Image #1 on Flickr - Ana Beatriz
To date, we’ve uploaded 2,876 images – in one season – with over a million views from fans.
Flickr measures the popularity of images in four ways – Interesting, Views, Favorites and Comments. More on that later.
For this post, I wanted to look back on share some of my favorite images from Flickr in 2010 and reveal some of the amazing shots our photographers captured. In the next few weeks, I’ll be revealing the most popular images, according to Flickr. Sit tight.
Not feeling the effects of jetlag from Tokyo to Indianapolis, reigning Indianapolis 500 and IZOD IndyCar Series champion Dario Franchitti on Sept. 21 had the opportunity to drive two special cars at the Indianapolis Motor Speedway.
He presented the 2010 Chevrolet Camaro SS Pace Car replica to a sweepstakes winner – giving Bruce Barhydt of North Carolina and his wife a high-speed ride around the track – and got behind the wheel of the Lotus that his racing hero, fellow Scotsman Jim Clark, drive to victory in the 1965 Indianapolis 500. The car was restored last year in Indianapolis.
Franchitti with the Sweepstakes Winners
“I never thought I get to drive that car,” he said.Formula One, Indy 500, Indianapolis Motor Speedway, IMS, Indianapolis 500, “I got to stand next to it one day and that was pretty intense. “It was a lifetime dream to drive that car, and to drive it here at the Speedway was incredible.”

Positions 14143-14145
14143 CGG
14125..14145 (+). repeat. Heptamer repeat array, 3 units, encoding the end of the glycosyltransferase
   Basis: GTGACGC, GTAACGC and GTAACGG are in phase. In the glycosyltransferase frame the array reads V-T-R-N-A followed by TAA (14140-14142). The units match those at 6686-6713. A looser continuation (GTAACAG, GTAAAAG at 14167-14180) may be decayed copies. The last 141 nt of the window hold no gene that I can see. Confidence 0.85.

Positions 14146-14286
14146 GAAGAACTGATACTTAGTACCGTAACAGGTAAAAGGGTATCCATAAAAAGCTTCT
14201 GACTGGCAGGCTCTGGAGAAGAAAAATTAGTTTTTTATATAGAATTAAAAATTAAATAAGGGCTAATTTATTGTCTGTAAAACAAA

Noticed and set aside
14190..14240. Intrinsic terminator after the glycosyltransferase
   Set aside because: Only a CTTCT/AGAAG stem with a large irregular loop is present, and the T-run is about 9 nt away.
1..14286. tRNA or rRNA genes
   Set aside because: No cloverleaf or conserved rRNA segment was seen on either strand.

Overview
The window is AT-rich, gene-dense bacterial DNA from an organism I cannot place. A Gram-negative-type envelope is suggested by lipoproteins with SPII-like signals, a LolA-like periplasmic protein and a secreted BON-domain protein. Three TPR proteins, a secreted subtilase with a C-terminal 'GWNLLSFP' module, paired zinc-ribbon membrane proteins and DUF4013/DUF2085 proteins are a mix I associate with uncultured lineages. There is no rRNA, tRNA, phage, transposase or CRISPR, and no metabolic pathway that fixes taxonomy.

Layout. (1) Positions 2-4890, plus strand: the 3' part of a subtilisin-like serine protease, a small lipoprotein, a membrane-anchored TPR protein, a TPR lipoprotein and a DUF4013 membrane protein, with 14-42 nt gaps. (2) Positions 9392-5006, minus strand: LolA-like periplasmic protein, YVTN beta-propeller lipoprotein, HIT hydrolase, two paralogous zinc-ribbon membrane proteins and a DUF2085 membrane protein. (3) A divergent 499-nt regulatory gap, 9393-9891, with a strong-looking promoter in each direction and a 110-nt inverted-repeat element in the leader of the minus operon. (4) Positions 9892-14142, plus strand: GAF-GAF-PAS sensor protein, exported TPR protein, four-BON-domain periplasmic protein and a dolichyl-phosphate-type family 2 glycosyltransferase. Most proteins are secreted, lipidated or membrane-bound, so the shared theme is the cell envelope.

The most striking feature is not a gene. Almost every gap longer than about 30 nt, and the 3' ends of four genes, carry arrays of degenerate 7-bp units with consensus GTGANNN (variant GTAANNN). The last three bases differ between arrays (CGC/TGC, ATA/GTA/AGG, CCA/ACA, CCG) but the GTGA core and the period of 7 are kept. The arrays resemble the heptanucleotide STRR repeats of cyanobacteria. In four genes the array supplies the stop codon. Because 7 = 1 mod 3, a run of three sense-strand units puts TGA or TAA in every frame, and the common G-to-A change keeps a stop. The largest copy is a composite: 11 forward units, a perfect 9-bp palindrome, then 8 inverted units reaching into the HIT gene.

Earlier this month, Franchitti attended the Formula One race weekend at Monza, Italy, and compared the electricity to the Indy 500.
“As a kid I went to Monza when I was about 6 years old,” he said. “My dad was doing some practice in a Formula 3 car. It’s kind of like going to the Speedway when it’s quiet. It’s kind of like being in an empty church.
“Then you go there for the Grand Prix and it’s like going to Indy for the 500. The place was mad and obviously the Ferrari fans were going nuts with (Fernando) Alonso winning. It’s a different atmosphere than IndyCar because the fans don’t get near the paddock. You have this madness and go through these barriers and then it’s quiet all of a sudden. That was quite interesting.”
The iconic Lotus yellow stripes atop the helmet worn by Takuma Sato in the Indianapolis 500 accentuated the side panel images of his No. 5 Lotus-KV Racing Technology car and the ’65 Indy-winning Lotus 38 driven by Jim Clark.
Jason Fowler of England devoted 45 hours to creating the one-off piece with the aid of a computer and steady hand with an air brush. Obviously, as the corresponding video details, there’s a lot more that goes into it.